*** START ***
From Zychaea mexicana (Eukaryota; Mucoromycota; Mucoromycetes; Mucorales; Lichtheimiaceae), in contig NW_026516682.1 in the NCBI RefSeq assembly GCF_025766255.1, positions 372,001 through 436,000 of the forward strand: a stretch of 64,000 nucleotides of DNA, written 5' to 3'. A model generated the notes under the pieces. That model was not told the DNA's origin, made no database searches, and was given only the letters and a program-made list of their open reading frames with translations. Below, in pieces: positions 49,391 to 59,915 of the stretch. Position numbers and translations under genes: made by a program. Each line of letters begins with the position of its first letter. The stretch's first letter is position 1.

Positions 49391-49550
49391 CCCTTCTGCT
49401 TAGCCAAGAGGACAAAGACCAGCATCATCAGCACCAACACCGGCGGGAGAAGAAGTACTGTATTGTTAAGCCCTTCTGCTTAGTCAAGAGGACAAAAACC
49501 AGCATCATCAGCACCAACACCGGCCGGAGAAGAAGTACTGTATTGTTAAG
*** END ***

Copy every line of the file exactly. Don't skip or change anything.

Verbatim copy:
From Zychaea mexicana (Eukaryota; Mucoromycota; Mucoromycetes; Mucorales; Lichtheimiaceae), in contig NW_026516682.1 in the NCBI RefSeq assembly GCF_025766255.1, positions 372,001 through 436,000 of the forward strand: a stretch of 64,000 nucleotides of DNA, written 5' to 3'. A model generated the notes under the pieces. That model was not told the DNA's origin, made no database searches, and was given only the letters and a program-made list of their open reading frames with translations. Below, in pieces: positions 49,391 to 59,915 of the stretch. Position numbers and translations under genes: made by a program. Each line of letters begins with the position of its first letter. The stretch's first letter is position 1.

Positions 49391-49550
49391 CCCTTCTGCT
49401 TAGCCAAGAGGACAAAGACCAGCATCATCAGCACCAACACCGGCGGGAGAAGAAGTACTGTATTGTTAAGCCCTTCTGCTTAGTCAAGAGGACAAAAACC
49501 AGCATCATCAGCACCAACACCGGCCGGAGAAGAAGTACTGTATTGTTAAG